So that's been an interesting anecdote that we're starting to see take shape and I can certainly talk about that from our organization's perspective and our experience. And some other research or some other interesting things that are evolving and we're going to get into some more discussion around this as we get into today's episode, but also future ones around AI.

There's some research Juniper Research published late in2023/24 the impact that chatbots are starting to have on organizations and so we'll talk about that a bit more and Marc's going to have a few anecdotes on that as we get in a little later on into this session we're going to we're going to talk about AI today.

And we're talking about the great value that the chatbots are starting to provide, basically taking on the tasks of about 2. 5 billion hours of work around the globe annually leveraging chatbots. So some great anecdotes, some great value that's starting to materialize there. And we've certainly seen the results of digital acceleration, but what's equally interesting is the trends that are starting to materialize.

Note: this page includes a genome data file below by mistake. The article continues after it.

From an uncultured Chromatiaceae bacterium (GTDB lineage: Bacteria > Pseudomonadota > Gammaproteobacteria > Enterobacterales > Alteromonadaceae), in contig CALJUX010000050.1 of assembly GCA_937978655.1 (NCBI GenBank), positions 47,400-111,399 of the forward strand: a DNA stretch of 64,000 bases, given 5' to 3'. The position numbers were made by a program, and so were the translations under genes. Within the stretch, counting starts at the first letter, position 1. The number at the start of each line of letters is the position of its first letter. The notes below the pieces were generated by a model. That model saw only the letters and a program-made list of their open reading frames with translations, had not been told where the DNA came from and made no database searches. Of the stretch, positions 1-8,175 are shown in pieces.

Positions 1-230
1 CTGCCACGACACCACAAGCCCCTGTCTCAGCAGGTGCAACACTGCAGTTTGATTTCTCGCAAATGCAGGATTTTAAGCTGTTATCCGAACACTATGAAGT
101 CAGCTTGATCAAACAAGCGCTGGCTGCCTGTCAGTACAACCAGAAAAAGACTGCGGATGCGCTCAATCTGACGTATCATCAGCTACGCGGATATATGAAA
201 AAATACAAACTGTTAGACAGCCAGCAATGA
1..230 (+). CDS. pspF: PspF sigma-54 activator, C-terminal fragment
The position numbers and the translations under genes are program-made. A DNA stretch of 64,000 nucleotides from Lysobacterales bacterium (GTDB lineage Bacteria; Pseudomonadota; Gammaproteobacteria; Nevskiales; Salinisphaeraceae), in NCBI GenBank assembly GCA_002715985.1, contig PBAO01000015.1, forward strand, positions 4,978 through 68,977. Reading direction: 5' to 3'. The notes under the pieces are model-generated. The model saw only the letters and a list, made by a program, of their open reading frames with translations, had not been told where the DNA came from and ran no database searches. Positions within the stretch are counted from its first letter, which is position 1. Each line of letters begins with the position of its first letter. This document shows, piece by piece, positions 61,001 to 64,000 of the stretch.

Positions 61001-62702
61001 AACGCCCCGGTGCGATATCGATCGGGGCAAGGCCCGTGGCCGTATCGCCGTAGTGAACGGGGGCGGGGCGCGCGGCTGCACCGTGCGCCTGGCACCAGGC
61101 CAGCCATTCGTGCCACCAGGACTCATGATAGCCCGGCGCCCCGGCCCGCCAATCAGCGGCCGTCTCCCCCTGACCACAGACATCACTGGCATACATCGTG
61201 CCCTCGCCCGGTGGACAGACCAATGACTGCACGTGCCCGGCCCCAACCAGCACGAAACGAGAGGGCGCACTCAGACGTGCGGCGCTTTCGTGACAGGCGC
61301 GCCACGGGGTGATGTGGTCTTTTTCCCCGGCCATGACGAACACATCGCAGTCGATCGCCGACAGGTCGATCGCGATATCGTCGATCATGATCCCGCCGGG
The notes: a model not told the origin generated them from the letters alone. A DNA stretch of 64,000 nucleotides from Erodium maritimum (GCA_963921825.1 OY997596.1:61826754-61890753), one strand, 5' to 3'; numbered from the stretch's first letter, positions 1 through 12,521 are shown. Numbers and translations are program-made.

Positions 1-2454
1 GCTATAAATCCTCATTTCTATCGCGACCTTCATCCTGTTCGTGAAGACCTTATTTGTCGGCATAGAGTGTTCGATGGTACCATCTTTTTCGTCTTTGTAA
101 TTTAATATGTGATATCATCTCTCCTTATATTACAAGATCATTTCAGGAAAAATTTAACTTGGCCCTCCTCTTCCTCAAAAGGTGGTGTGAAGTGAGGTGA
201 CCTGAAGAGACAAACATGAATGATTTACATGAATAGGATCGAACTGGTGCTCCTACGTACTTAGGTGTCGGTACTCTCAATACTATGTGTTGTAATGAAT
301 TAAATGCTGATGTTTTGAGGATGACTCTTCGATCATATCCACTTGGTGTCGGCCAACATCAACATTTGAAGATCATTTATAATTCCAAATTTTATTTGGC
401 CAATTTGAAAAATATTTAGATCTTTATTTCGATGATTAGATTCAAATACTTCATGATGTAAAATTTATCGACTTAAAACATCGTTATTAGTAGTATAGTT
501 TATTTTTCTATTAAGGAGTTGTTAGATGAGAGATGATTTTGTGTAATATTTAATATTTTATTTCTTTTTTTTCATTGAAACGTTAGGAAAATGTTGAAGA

We're going to dive into a couple trends today. And the first one we're going to take a look at is cloud services. Everyone's been talking about cloud for a number of years, and there's a few themes we want to hit on today in this first this first section, and going to ask Marc a couple questions here and get some insights and some feedback.

He's been a cloud practitioner for a number of years, and the first thing I want to talk about is you've got this notion that we've been talking about it around hybrid. So, on-premise services and infrastructure and running your applications in business, and then there's been this push, certainly aggressive push over the last number of years, for folks to start to adopt or organizations to start to adopt cloud.And so when you bring those two and those dualities together, that's considered hybrid cloud, hybrid IT. And how you will set up and organize your company and your applications and your data has created a lot more complexity for people when you're trying to manage all those things.

And so, hybrid's become really, really big in the last few years as more companies try and drive that balance between what's good to have on-prem and what's in-cloud, and we're starting to see more trends materialize around that. And most recently, over the past year and a half, it's more of a trend around starting to migrate more applications back on-prem, and I'm going to pause there for a sec, Marc, because I know you spend a lot of time in this space, and I'd love to get some of your perspective in view in terms of that, that shift, and in terms of why and what are the reasons that companies are starting to now look at still maintaining a hybrid strategy, but they're really looking at moving more applications and data back on-prem.